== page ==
Some examples of the Prokhorov Centre's research projects.
Some examples of the Prokhorov Centre's research projects:
Constructing Europe(s): The cultural borders of western and eastern Europe past, present, and future
The Centre organised an international conference on this topic, which took place at the University of Sheffield on 26-27 May 2017.
The keynote speech (simultaneously a public lecture) was delivered by Sir Christopher Clark, Regius Professor of History at the University of Cambridge.
Faced with Brexit, an oftentimes struggling currency, and rising levels of immigration as well as increasing nationalism and xenophobia, the European Union is under increasing pressure.
But behind these political challenges, there lies an older and much deeper question – that of the nature of Europe itself. What is Europe, where does it come from, and where is it going?
And what role does the distinction between a “Western” and an “Eastern” Europe play, and how has this distinction changed over time?
The expansion of socialist rule into Eastern Europe after World War II was not merely a political enterprise. It was also an attempt to transform a multiplicity of forms of national consciousness in a spirit of (forced) internationalism.
Prof Evgeny Dobrenko and Dr Natalia Skradol investigate the role that literature played in this process.
Specifically, they explore the institutionalisation of the production and consumption of literature during the first post-war decade in a number of Eastern European countries with very different literary and political traditions – the GDR, Poland, Bulgaria, and Czechoslovakia.
Comparing and contrasting similar events and processes in a variety of cultural and political settings will produce a fuller picture of the formation of socialist ideology in Eastern Europe and of the foundations of the Cold War as well as of the building blocks of the cultural memory that is part and parcel of our European cultural heritage today.
Developed in the 1910s to 1930s by thinkers such as Vladimir Propp, Viktor Shklovsky, and Yuri Tynianov, Russian formalism was not just a literary theory, but emerged as a universal language of the humanities and the social sciences that boosted intercultural intellectual exchange and contributed to the creation of a common intellectual agenda throughout Europe and beyond.
However, the relationship of this intellectual enterprise with the intellectual discourses specific to Central and Eastern European countries has not yet been researched in any depth. The project led by Evgeny Dobrenko and Natalia Skradol seeks to redress this balance.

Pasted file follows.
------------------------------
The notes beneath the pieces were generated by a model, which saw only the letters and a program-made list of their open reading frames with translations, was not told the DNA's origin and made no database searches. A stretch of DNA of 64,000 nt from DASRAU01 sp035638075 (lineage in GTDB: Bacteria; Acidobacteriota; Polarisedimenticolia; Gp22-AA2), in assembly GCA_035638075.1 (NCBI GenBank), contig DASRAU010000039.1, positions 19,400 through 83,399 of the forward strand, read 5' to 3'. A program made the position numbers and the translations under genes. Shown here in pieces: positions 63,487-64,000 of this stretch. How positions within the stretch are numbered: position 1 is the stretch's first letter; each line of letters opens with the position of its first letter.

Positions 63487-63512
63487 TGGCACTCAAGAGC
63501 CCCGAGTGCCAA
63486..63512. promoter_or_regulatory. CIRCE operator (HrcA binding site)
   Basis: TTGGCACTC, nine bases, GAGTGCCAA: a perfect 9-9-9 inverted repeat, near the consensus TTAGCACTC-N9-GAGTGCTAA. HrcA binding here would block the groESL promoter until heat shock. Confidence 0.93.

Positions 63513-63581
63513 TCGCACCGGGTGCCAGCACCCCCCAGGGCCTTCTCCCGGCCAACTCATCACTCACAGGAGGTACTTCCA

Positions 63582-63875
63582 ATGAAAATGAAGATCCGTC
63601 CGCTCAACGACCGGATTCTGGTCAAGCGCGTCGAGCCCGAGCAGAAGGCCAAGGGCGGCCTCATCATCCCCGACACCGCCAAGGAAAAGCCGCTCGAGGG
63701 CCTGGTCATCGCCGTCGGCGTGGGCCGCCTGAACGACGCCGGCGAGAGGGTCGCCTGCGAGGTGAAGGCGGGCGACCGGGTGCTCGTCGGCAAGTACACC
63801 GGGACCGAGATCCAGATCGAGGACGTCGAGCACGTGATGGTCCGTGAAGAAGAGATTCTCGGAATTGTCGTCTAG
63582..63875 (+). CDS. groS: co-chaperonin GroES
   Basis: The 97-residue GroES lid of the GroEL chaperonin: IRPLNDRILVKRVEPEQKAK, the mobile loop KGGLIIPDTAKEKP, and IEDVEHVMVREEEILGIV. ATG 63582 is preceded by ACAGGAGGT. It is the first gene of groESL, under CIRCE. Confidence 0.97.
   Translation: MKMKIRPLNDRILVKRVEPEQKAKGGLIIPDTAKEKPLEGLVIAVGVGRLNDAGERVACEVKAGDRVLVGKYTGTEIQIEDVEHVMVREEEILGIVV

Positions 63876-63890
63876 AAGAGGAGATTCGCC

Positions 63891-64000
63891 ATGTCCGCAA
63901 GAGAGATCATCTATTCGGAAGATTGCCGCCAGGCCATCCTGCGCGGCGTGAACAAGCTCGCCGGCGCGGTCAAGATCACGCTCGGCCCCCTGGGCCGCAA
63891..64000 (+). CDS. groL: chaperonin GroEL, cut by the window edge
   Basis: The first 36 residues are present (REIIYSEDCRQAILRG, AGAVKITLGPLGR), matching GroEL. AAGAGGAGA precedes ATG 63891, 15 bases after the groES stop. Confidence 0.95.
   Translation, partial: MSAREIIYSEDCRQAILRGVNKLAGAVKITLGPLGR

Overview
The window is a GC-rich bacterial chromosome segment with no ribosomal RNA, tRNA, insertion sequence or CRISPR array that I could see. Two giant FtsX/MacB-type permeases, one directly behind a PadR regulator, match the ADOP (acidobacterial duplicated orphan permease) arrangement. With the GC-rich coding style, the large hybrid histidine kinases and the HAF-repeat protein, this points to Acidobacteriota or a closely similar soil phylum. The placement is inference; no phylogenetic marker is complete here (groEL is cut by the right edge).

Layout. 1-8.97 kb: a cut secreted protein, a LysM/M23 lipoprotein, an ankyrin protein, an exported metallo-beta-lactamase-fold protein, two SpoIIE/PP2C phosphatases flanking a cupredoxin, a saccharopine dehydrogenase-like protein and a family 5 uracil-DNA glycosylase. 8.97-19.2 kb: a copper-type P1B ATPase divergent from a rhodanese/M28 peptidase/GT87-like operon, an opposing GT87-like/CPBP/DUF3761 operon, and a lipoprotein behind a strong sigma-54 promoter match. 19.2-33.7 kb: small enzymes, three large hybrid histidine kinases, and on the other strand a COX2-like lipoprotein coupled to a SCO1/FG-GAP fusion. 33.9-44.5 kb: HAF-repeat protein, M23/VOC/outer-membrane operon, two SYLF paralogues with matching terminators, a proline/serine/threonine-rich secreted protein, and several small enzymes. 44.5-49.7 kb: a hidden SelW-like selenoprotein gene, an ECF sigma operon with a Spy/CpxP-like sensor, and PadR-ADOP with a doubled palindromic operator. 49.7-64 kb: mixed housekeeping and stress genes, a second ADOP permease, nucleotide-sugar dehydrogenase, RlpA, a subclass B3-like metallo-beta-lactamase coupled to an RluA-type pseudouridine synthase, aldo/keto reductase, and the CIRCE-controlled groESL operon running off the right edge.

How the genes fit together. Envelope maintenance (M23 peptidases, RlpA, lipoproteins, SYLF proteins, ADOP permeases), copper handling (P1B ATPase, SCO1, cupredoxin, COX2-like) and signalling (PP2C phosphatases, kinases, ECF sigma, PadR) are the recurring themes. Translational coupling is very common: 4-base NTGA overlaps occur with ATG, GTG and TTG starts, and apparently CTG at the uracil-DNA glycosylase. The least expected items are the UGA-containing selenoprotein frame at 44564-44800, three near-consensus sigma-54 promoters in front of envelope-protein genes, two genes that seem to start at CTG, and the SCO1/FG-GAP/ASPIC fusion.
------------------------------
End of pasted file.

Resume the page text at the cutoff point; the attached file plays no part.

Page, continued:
Together with Karine Zbinden, Henk de Berg is leading an international project on the Bulgarian-born French thinker Tzvetan Todorov (1939-2017).
In 2014, de Berg and Zbinden organised an international colloquium on Todorov, and they are currently editing Todorov: Thinker and Humanist. Written by an international team of experts in the fields of Enlightenment studies, Holocaust and memory studies, literary and cultural studies, and philosophy, this collection of essays will be the first-ever single-volume examination of Todorov as a cultural critic.
De Berg and Zbinden have also conducted a French-language interview with Todorov, which you can view here.
Following Todorov's death, Karine Zbinden and Richard J. Golsan of Texas A&M University organised the international colloquium ‘Hommage à Tzvetan Todorov’ (Paris, 11 July 2017).
Who thought of Europe as a community before its economic integration in 1957? Dina Gusejnova has explored how a supranational European mentality was forged from depleted imperial identities.
In the revolutions of 1917 to 1920, the power of the Hohenzollern, Habsburg, and Romanoff dynasties over their subjects expired; and Germany lost its credit as a world power twice in the twentieth century. Yet the old Germanic families remained associated with the idea of Europe in areas reaching from Mexico to the Baltic region and India.
Gusejnova’s project sheds light on a group of German-speaking intellectuals of aristocratic origin who became pioneers of Europe's future regeneration. In the minds of transnational elites, the continent's future horizons retained the contours of phantom empires.
Henk de Berg and Ben Lewis are working on the German thinker Oswald Spengler, best known as the author of the two-volume Der Untergang des Abendlandes (The Decline of the West, 1918/21).
They are preparing an annotated English translation of Spengler’s lesser known works as well as of passage taken from his opus magnum.
In addition, Ben Lewis is working on the monograph Spengler in Context.
This work follows on from Lewis’s earlier research into thinkers of the Kaiserreich and Weimar eras, such as Karl Kautsky (“the Pope of Marxism” after the death of Marx and Engels) and Clara Zetkin.
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